Based on the seismic profiling, Henriet et al. (2002) suggested a developmental model of Challenger Mound that consists of four stages. The initial stage may relate to fluid venting and authigenic carbonate precipitation, which provided a hardground for corals to colonize. The second stage involves the catalyzation of the mound growth by the settling of corals on the hardground in connection with microbiologically induced carbonate precipitation. Then, further growth of corals developed a carbonate mound in the third stage. Pelagic ooze and current-transported siliciclastic sediments were trapped in the framework of branching corals. In the final stage, Challenger Mound was buried asymmetrically with drift sediments.

An alternative hypothesis for the initiation and mound development invokes oceanographic control. Strong bottom currents in the Belgica mound province that result from internal tidal wave effects at the boundary between MOW and ENAW provides suspended food for filter-feeding cold-water corals, sweeps the polyps clean of detritus, and prevents burial of the corals by sediment. Initiation and development of coral growth can be related to major oceanographic changes in the Pliocene subsequent to the closure of the Isthmus of Panama (De Mol et al., 2002, 2005; Von Rooij et al., 2003).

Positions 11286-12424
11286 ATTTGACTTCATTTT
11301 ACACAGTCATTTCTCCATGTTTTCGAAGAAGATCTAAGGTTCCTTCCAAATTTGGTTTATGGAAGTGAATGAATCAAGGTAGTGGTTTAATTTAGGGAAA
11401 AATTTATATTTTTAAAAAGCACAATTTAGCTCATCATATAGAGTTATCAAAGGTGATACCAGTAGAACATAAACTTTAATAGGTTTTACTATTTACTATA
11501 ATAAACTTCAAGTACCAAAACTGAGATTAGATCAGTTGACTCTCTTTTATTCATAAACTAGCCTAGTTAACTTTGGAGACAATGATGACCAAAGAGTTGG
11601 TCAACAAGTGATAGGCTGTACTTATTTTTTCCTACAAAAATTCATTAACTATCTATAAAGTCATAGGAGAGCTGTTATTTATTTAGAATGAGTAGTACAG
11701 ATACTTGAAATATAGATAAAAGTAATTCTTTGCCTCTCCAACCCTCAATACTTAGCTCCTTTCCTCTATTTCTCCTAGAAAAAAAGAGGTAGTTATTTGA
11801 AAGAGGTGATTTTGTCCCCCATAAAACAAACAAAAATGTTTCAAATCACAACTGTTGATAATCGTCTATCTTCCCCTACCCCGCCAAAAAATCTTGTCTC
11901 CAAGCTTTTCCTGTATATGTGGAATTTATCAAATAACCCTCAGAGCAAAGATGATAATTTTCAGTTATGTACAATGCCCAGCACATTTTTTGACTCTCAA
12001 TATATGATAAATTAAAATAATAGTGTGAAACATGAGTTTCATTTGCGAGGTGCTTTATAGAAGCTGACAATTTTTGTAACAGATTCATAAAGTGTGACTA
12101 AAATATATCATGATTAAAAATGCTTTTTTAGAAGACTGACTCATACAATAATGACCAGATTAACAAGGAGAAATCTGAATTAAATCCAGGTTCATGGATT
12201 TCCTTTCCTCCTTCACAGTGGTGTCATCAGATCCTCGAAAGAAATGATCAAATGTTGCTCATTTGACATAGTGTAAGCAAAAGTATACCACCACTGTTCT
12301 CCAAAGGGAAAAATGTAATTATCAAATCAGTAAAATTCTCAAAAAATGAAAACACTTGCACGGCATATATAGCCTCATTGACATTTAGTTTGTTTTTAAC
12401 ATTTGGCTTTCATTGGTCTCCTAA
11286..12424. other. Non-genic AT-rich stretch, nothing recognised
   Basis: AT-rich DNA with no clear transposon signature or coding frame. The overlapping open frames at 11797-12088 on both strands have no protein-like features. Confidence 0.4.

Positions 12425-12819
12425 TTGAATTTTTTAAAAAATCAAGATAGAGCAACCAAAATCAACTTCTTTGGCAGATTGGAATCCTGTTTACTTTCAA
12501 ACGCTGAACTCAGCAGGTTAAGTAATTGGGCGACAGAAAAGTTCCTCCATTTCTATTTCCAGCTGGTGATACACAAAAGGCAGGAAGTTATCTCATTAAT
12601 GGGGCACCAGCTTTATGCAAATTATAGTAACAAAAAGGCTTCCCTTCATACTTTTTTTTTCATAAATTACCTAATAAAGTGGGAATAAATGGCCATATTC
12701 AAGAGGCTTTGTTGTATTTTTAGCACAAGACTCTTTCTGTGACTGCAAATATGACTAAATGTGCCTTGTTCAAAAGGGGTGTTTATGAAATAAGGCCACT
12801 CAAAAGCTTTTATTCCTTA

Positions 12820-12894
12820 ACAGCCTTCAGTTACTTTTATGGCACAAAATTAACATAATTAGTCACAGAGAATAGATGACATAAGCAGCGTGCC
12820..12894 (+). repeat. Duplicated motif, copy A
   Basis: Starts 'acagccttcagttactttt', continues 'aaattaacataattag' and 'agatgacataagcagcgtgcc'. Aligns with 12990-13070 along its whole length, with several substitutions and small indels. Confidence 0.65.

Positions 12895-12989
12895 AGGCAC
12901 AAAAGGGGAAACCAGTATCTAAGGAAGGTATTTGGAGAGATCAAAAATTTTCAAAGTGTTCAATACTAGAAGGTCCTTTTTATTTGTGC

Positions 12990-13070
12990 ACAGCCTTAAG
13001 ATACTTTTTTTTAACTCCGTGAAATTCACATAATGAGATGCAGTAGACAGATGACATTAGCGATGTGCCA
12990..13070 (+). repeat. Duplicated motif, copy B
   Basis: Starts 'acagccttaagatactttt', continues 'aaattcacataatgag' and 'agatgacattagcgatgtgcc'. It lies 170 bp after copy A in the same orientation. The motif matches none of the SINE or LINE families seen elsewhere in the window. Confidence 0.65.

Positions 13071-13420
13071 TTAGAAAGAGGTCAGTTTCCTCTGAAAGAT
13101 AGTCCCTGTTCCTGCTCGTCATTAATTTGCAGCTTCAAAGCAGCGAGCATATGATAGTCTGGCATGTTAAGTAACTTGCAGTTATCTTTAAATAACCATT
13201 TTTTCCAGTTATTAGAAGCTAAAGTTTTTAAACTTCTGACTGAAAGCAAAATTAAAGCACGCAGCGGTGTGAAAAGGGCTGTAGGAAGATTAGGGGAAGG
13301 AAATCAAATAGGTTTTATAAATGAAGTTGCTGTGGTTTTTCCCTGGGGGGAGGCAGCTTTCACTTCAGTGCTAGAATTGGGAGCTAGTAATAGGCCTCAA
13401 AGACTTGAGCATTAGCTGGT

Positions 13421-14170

Scientific drilling of Challenger Mound was the central objective of Expedition 307. Specific objectives of drilling Site U1317 were as follows:

  1. Establish what kind of surface the mound was built on; for instance, whether the mound base is on a carbonate hardground of microbial origin and whether past geofluid migration events acted as a prime trigger for mound genesis.
  2. Describe stratigraphy, lithology, and diagenetic characteristics for establishing the principal depositional model of cold-water coral banks including timing of key mound-building phases. This will help answer the question of whether Challenger Mound provides a present-day analog for understanding the Phanerozoic reef mounds.
  3. Define the relationship, if any, between the mound-developing event and global oceanographic events that might have formed erosional surfaces displayed on high-resolution seismic profiles. Cores penetrating these unconformities have to be analyzed by means of high-resolution stratigraphy. The well-established biostratigraphy for the Neogene marine sections of the North Atlantic will support interpretations of unconformities. A series of well-established proxies will be used to reconstruct high-resolution paleoclimate changes. In addition, the mound can be a high-resolution paleoclimate recorder because of its high depositional rate and contents of organic skeletons.
  4. Analyze geochemical and microbiological profiles that define the sequence of microbial communities and geomicrobial reaction throughout the drilled sections. This will also prepare the basic information to understand the diagenetic processes within the mounds. As putative biological constructions associated with geofluids, mounds may provide unique insight into the deep biosphere.

1 Expedition 307 Scientists, 2006. Site U1317. In Ferdelman, T.G., Kano, A., Williams, T., Henriet, J.-P., and the Expedition 307 Scientists. Proc. IODP, 307: Washington, DC (Integrated Ocean Drilling Program Management International, Inc.). doi:10.2204/​iodp.proc.307.104.2006

2 Expedition 307 Scientists’ addresses.

Publication: 14 October 2006
MS 307-104